Clean water for a Karen village in Burma is within our reach! I work in Geelong for Diversitat with a group of Karen people, migrants from Burma (the new name ‘Myanmar’ I notice is never used by the Karen). My role is to support them in maintaining their culture of weaving fabric and making baskets. Their weaving skill is phenomenal and is accomplished with minimal equipment, which they often put together themselves using all manner of objects. I have come to know them as warm-hearted, generous, unassuming and gentle, with a strong sense of community and a resourcefulness which we could all learn from.
Recently I travelled to the Thai-Burma border area as a companion to our young interpreter, Mumu. It was a wonderful opportunity to learn more about the Karen. They live mostly in the hills bordering the eastern mountainous region of Burma, an area known as Karen state and a small number in north-western Thailand, the Thai Karen. Those in Burma have been suffering persecution for the past 70 years, with thousands having to flee and seek refuge in temporary camps in Thailand. The people I work with have all spent many years living in refugee camps, just over the border from Burma. Mumu herself lived in Mae La camp from the age of five until she was 22, when she was able to be resettled in Australia. Although born in Burma, she identifies more with Thailand, having spent most of her life there.
We based our trip in Northern Thailand, visiting places which Mumu knew of but had never visited, owing to the restrictions of living in a refugee camp. We were mainly hosted by Thai Karen, people Mumu knew well from her time in Mae La camp, which she was keen to visit. One family in particular, Ku Thee, Dodo and their son Daepoe, made this all possible for us. Ku Thee had been an English teacher at Mae La. They made us very welcome and assisted us by driving us wherever we wanted to go. Daepoe accompanied us on the trips, during which time I learnt more of his ambitions. He had recently completed a period of conscription with the Thai army and was seeking to further his education. His elder sister already had work with a medical NGO which worked assisting all the refugee camps and this is the line of work Daepoe is also interested in. He asked me to help him with the English grammar for an article he was composing. It was an appeal for clean water for a remote village in Burma. Daepoe is donating his time for this project because as a Thai Karen he felt an affiliation with and wanted to help the persecuted Karen over the border.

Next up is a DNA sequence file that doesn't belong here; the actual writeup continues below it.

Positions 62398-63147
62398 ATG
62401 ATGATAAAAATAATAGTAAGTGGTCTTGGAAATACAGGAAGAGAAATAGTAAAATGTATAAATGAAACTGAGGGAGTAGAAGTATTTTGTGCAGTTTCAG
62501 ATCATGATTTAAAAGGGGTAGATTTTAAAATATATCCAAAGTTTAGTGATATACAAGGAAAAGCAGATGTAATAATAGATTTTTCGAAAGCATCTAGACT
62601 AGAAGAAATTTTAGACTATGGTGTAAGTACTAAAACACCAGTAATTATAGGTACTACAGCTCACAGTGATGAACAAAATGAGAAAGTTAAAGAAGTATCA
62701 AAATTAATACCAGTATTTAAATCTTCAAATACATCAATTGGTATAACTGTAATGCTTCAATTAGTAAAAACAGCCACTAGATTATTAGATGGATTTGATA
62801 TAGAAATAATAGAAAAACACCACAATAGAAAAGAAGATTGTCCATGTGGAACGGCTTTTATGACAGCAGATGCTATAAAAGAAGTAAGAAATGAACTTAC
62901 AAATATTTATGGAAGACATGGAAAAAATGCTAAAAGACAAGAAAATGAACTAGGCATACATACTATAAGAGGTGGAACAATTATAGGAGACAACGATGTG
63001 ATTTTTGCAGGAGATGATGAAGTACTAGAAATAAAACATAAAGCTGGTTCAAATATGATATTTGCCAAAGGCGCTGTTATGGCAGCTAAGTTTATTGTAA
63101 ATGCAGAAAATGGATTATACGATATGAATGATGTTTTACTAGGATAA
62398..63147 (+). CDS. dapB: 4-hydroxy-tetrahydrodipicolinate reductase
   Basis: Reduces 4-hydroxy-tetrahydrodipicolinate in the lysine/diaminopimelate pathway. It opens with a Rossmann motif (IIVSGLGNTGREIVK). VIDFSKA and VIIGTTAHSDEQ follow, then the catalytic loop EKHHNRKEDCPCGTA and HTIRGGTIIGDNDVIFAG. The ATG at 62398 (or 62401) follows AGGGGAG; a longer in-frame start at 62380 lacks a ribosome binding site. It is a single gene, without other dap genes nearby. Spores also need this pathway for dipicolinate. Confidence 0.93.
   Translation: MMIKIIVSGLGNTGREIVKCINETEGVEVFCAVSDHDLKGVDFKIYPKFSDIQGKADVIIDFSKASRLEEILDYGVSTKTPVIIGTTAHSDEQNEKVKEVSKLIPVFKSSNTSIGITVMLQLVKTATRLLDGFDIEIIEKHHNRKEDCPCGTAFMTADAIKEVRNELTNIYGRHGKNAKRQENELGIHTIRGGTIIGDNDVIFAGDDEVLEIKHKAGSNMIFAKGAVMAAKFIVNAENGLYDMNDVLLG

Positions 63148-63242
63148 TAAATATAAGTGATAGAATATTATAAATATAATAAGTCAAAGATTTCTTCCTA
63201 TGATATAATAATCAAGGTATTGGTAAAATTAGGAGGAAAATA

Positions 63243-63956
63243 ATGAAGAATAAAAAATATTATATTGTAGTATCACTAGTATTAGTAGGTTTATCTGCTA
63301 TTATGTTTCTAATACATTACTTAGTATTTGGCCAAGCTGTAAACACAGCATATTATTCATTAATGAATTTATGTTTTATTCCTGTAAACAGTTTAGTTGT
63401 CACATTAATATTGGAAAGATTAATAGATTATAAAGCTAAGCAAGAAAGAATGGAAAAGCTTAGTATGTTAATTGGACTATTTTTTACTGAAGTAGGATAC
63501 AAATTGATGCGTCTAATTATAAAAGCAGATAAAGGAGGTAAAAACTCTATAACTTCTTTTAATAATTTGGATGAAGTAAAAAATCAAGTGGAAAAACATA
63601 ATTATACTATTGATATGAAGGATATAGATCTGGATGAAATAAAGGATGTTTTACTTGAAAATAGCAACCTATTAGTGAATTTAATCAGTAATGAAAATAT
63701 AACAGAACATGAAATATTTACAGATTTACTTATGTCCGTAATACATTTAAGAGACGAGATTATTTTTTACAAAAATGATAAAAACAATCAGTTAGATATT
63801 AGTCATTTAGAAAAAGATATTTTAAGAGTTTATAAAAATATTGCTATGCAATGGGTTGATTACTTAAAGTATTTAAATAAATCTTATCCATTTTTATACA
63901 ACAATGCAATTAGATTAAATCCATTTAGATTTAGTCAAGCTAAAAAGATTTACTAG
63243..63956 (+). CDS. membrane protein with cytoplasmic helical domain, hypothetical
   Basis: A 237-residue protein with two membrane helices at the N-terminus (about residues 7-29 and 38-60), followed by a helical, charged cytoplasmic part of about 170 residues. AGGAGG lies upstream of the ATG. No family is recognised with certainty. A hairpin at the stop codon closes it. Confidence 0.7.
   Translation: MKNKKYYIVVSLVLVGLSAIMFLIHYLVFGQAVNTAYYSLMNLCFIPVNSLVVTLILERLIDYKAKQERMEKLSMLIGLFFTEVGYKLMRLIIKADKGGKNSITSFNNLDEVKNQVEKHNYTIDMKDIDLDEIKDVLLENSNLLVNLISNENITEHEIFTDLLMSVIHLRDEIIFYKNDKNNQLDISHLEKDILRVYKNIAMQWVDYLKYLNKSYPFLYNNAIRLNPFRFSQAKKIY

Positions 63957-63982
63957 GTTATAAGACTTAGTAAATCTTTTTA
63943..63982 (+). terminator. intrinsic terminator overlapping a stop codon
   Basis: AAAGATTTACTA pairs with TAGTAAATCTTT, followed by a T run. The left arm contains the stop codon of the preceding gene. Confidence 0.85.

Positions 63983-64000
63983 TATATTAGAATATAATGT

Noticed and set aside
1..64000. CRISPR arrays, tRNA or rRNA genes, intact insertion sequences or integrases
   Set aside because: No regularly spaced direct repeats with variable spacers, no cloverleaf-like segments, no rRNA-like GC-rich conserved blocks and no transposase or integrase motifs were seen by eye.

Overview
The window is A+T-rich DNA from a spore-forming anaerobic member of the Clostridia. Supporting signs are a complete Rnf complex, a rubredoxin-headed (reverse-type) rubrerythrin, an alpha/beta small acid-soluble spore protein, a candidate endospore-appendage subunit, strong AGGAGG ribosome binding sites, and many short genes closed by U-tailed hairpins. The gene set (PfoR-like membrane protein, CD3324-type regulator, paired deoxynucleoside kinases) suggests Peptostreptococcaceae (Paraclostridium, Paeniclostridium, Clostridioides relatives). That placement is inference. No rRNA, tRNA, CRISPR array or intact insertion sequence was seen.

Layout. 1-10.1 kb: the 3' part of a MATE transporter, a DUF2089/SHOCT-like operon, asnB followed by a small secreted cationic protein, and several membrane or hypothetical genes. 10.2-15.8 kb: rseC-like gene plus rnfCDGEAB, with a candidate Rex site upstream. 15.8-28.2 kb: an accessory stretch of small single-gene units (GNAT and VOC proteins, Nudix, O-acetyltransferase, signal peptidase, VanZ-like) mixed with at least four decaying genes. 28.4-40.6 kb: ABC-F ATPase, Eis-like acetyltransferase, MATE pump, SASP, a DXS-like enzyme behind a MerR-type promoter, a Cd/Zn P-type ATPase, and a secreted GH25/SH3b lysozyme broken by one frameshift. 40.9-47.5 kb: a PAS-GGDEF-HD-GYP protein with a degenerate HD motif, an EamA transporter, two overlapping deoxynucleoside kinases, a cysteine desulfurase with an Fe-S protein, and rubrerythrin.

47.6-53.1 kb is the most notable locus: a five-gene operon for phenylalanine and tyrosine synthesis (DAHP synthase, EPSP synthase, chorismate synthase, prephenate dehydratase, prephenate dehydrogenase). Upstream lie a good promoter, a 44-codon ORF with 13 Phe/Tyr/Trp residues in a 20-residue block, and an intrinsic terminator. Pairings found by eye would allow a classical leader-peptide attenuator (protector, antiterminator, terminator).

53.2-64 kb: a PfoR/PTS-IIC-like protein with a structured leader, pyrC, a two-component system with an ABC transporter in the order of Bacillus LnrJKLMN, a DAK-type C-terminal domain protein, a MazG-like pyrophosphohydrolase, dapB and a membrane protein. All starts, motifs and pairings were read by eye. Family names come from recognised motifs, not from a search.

The project he had in mind was direct, simple and achievable, for what would be to us in Australia only a small sum. Before long we had the project turned into a ‘Pozible’ fundraiser. He is so proud! For me it was the perfect opportunity to make a difference, not only to support an entire village with the basic need of clean water, but to empower this young man to establish himself and his future.
Our Pozible project can be found here: https://pozible.com/project/clean-water-for-wao-gaw-ki We only need $1,400 of which we have nearly half, please donate before it finishes on the weekend, March 13th.
Written by Caroline Hawkins
Photo: Mumu and I with one of her old friends who is now a member of the Karen National Defence Army.